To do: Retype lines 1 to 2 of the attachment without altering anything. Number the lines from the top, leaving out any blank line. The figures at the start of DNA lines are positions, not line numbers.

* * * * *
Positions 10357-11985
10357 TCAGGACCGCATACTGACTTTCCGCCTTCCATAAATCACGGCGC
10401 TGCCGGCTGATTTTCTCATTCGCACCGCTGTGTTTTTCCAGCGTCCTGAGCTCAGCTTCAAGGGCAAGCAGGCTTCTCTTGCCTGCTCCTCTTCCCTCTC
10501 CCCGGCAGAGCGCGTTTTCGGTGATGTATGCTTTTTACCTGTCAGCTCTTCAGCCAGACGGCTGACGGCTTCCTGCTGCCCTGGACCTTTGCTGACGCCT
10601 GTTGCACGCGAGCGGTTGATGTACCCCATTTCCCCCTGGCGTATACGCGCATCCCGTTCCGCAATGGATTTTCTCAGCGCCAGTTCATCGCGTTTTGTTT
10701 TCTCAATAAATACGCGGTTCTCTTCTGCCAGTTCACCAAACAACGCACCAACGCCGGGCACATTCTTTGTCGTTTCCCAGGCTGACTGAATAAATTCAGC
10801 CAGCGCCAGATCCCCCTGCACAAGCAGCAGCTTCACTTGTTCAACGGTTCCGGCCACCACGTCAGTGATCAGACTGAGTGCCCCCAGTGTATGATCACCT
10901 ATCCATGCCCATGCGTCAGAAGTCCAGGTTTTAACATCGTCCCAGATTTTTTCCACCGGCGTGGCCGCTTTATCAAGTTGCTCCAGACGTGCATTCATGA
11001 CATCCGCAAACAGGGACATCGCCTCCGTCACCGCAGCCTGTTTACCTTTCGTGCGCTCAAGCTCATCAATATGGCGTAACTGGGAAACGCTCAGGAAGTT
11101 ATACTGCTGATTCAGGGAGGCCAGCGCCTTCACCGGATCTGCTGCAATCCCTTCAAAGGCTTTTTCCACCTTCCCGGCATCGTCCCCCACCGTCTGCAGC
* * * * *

Positions 10357-11985
10357 TCAGGACCGCATACTGACTTTCCGCCTTCCATAAATCACGGCGC